Updated: Mar 5, 2019
12 Unexpected Signs You May Have Issues with Gluten.
It’s a common misconception that celiac disease and gluten sensitivity always cause gut symptoms. Because of this, countless people live with illnesses that could potentially be reversed, or at least helped, simply because they’ve never gotten a proper diagnosis. (Those who are lucky enough to get a diagnosis typically only do so after dealing with symptoms for 8-11 years and seeing 5 different doctors!)
Not everyone who is sensitive to wheat has stomach issues. In fact, 50% of people with celiac disease report having no gastrointestinal problems at all.
Here are 12 non-gut-related health issues that might flag issues with gluten:
When you have celiac disease, the towel-like lining of your gut gets worn down. Those little towel-like fibers are there to help you absorb nutrients from your food. If they get worn down too much, your body may not be able to absorb enough iron. Any time unexplained iron-deficiency anemia is present, it's worth exploring the possibility of celiac disease, even without the presence of gut symptoms.
2. Chronic Vitamin B12 and folate deficiencies
While a lot of attention on these deficiencies is on MTHFR gene mutations these days, celiac disease and non-celiac gluten sensitivity (NCGS) can also cause problems with absorbing these vitamins, much like it does with iron.
Up to 70% of people with untreated celiac have been shown to have osteopenia or osteoporosis, which increases fracture risk. They just aren't able to get enough calcium out of food sources into their bones. The Annals of Internal Medicine has recommended that all individuals with osteoporosis should undergo screening for celiac disease.
So many of our feel-good and calming neurotransmitters (like serotonin, dopamine, and GABA), are created in the gut with the help of friendly gut microbes. When there is a fire in the gut due to a gluten issue, this balance gets thrown off, and our neurotransmitter levels can suffer. Healing the gut can make a big difference in helping these disorders.
5. Autoimmune Disorders
Food sensitivities typically cause inflammation and damage to the gut lining. When large gluten molecules get through a compromised gut barrier, the body thinks they are invaders and sends antibodies after them. Because gluten proteins look very similar to proteins to our body, e.g., joints, bone, thyroid, brain, sometimes the immune system mistakenly attacks them instead. This is called molecular mimicry, and it is one of the big reasons gluten can be so problematic. While some autoimmune disorders like Hashimotos and Rheumatoid Arthritis are more commonly linked to gluten, any autoimmune process suggests there is a gut barrier breach, and that it may be worth looking at food sensitivities. Gut pathogens are another potential trigger.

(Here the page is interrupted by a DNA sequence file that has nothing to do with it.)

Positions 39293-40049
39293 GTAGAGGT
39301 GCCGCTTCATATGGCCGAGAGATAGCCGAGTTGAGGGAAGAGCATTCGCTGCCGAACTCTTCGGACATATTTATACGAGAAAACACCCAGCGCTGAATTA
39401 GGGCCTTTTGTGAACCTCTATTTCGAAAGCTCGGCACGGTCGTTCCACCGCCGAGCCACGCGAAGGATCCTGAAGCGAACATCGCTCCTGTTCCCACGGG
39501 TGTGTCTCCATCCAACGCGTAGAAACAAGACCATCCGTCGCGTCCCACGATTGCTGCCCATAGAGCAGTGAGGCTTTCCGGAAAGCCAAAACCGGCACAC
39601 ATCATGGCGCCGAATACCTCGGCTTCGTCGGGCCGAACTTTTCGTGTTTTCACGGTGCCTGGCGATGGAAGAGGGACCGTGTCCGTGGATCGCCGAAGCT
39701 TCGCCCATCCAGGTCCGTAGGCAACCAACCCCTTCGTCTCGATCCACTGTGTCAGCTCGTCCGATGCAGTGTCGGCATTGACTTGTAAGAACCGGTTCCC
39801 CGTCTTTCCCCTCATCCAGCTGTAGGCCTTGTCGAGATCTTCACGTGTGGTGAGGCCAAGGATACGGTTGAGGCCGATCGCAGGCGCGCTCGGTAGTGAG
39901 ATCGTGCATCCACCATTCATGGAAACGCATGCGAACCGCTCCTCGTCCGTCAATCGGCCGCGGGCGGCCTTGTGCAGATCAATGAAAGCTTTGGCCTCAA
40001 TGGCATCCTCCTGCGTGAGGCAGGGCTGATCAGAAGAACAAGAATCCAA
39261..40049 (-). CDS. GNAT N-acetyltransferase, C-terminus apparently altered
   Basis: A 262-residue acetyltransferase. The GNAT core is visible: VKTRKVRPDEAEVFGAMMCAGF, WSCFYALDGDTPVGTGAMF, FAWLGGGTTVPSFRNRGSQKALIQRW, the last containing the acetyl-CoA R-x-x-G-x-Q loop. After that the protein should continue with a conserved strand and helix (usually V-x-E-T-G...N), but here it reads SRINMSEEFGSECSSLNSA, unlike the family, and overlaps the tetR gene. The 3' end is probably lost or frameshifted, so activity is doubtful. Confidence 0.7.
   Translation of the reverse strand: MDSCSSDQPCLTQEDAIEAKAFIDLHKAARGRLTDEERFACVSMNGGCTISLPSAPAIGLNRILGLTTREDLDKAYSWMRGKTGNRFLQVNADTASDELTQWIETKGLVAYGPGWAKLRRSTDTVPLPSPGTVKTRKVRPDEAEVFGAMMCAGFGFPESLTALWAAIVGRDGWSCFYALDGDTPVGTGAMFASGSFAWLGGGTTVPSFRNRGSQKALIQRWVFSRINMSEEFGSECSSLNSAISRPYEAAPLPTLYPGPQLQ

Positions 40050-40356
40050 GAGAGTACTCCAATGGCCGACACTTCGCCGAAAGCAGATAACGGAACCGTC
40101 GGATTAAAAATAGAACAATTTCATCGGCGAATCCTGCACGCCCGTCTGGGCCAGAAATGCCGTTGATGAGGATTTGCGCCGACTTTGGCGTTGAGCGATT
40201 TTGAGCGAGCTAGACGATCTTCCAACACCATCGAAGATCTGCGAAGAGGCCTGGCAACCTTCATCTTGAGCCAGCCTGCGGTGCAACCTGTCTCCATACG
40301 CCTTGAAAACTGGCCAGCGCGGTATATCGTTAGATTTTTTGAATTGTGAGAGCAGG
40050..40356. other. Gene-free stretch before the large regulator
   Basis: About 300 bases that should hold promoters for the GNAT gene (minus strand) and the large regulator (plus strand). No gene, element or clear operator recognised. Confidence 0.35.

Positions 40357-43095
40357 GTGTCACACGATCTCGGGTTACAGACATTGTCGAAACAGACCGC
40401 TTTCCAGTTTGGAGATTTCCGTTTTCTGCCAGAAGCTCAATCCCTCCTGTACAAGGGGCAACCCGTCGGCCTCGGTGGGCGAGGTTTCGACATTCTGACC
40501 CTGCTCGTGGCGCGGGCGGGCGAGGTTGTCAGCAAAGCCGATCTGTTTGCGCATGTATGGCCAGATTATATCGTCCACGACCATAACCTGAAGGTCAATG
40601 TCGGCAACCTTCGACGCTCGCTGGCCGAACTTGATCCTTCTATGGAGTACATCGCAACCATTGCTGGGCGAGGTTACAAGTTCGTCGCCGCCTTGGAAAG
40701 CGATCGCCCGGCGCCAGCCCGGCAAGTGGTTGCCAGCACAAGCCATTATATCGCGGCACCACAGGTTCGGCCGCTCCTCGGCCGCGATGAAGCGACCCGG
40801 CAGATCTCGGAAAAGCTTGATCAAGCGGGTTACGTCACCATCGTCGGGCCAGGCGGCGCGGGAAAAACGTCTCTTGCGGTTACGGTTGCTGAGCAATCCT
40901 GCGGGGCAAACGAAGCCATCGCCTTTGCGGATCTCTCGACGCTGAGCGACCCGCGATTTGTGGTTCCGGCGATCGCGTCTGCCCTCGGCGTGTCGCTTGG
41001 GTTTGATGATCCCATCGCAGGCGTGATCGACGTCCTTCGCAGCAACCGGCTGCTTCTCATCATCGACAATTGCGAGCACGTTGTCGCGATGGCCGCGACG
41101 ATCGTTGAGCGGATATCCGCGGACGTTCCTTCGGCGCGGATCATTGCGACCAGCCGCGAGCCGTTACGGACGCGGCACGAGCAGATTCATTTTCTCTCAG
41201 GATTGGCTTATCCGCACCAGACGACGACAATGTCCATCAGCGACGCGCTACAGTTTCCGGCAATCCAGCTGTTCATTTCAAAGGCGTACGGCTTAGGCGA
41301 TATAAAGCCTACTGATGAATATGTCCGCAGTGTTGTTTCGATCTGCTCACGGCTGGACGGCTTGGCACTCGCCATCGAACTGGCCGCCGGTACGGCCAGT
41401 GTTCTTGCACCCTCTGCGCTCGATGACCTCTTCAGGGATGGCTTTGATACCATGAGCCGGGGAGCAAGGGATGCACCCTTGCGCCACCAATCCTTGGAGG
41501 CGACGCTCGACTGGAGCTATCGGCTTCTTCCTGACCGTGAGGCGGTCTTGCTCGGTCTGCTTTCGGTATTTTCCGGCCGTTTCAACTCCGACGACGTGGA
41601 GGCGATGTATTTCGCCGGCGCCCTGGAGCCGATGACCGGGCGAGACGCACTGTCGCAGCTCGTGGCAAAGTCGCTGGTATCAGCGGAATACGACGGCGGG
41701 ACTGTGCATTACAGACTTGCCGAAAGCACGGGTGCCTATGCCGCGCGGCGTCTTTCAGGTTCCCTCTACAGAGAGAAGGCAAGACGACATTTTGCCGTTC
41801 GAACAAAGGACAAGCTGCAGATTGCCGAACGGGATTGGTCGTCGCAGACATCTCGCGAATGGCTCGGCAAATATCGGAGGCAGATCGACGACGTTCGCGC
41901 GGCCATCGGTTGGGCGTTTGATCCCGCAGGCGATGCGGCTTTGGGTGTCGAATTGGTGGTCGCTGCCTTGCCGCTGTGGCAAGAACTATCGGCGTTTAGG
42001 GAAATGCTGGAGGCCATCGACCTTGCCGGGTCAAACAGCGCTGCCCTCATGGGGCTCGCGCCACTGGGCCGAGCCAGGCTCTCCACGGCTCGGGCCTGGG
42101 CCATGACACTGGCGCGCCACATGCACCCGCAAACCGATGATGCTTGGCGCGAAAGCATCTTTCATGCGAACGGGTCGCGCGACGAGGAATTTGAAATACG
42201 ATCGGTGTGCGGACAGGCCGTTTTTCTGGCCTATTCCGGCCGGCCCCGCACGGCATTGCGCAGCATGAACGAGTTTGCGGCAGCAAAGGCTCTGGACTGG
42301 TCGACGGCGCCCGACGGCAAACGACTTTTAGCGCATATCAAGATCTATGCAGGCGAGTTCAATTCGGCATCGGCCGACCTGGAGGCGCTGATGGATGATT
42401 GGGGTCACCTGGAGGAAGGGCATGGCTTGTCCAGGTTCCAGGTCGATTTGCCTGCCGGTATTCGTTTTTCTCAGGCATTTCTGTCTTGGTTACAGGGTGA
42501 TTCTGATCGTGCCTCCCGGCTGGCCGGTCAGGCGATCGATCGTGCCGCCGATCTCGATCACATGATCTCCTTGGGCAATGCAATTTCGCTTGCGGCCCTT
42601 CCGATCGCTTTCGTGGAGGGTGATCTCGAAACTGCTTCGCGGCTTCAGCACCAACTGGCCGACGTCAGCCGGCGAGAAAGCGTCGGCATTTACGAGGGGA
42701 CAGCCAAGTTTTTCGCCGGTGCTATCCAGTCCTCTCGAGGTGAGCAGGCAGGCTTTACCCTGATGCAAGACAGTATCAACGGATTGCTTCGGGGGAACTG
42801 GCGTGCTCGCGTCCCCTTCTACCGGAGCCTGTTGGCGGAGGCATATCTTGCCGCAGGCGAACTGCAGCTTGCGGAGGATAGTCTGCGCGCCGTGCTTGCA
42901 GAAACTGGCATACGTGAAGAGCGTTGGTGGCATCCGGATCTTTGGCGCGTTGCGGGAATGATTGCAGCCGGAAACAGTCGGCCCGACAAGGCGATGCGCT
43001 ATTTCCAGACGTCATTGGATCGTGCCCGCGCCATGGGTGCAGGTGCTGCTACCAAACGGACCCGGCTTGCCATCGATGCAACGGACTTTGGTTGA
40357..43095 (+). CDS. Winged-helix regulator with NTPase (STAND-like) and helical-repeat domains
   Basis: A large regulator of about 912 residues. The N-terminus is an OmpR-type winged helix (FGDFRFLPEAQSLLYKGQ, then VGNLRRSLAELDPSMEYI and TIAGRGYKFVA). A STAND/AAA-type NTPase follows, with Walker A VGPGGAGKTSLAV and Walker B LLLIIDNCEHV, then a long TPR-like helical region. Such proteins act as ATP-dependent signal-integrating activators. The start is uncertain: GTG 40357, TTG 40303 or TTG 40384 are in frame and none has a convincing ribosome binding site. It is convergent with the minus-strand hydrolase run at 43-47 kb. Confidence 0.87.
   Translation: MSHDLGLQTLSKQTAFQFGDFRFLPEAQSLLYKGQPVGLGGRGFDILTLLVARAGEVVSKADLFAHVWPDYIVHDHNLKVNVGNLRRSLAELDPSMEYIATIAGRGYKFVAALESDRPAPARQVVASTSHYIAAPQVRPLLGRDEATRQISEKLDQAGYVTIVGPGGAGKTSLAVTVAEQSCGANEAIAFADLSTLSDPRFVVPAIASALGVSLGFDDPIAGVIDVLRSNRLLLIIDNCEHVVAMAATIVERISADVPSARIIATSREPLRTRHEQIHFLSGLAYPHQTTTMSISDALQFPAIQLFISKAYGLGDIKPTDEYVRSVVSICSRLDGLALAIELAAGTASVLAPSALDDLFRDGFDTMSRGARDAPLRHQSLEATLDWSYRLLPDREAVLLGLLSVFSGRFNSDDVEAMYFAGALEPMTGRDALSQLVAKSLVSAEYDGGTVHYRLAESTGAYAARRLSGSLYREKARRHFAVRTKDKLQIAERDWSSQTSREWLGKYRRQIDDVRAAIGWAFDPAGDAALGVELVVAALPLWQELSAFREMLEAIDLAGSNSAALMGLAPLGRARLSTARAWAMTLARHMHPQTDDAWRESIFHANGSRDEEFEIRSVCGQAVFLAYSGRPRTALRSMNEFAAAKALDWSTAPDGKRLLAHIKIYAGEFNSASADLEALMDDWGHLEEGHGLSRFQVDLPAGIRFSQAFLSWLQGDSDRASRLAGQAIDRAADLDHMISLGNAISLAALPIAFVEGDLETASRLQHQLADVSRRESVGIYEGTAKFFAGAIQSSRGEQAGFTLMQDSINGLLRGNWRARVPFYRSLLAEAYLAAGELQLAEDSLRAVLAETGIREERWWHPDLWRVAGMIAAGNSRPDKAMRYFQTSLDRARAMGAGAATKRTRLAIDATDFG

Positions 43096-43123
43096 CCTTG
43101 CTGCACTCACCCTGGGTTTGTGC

6. Cognitive Decline/Alzheimers/Dementia
While there are many potential underlying causes of cognitive issues, gluten sensitivity is worth exploring because it causes inflammation which can decrease blood flow to the brain. A second issue is that due to molecular mimicry, as discussed above, antibodies to gluten can mistakenly attack tissues in the brain (this is called Gluten Ataxia). A Mayo Clinic study demonstrated that cognitive decline could be reversed or stabilized when gluten was removed from the diet, likely due to reduced inflammation and increase blood flow to the brain.
Yes, schizophrenia can absolutely be a triggered by celiac disease for similar reasons as alzheimers/dementia. A person with schizophrenia has 50 – 100x the likelihood of having celiac disease as the average person. There have been cases where people have fully reversed this disease by removing gluten. If you or someone you love has schizophrenia, you would have nothing to lose by testing for celiac.
8. Chronic Headaches/Migraines
Once again we see the brain affected by gluten. People with celiac disease or gluten sensitivity have significantly higher rates of headaches and migraines than the general population. One study at the Columbia Medical Center in New York found that those with celiac had over 3X more migraines than the control group. There are certainly other root causes for migraines to explore, but sensitivities to things like gluten (also look at dairy, eggs, corn, and soy) are one area to check. I recently had a client end 25 years of migraines by removing gluten and dairy and repairing her gut.
9. Joint Pain/Arthritis
Whether you have full-blown Rheumatoid Arthritis, or just chronic joint pain that you’ve been told may just be a sign of getting older, I would always consider exploring the possibility that gluten could be an issue for you because it can trigger an autoimmune attack on the joints. This blog post explores five other potential root causes of joint pain.
Molecular mimicry can also cause the gluten antibodies to cause nerve damage, which causes pain and tingling/numbness in the hands and feet. Studies show that when those with neuropathies and gluten antibodies followed a strict gluten-free diet, their risk of neuropathic pan was reduced by 88.7%.
11. Skin Rashes
So often, issues in the gut manifest as issues in the skin. Whether it’s chronic acne, eczema, psoriasis, or dermatitis herpetiformis, exploring gluten and dairy sensitivities as well as other potential issues in the gut is a great place to start.
12. Learning Disabilities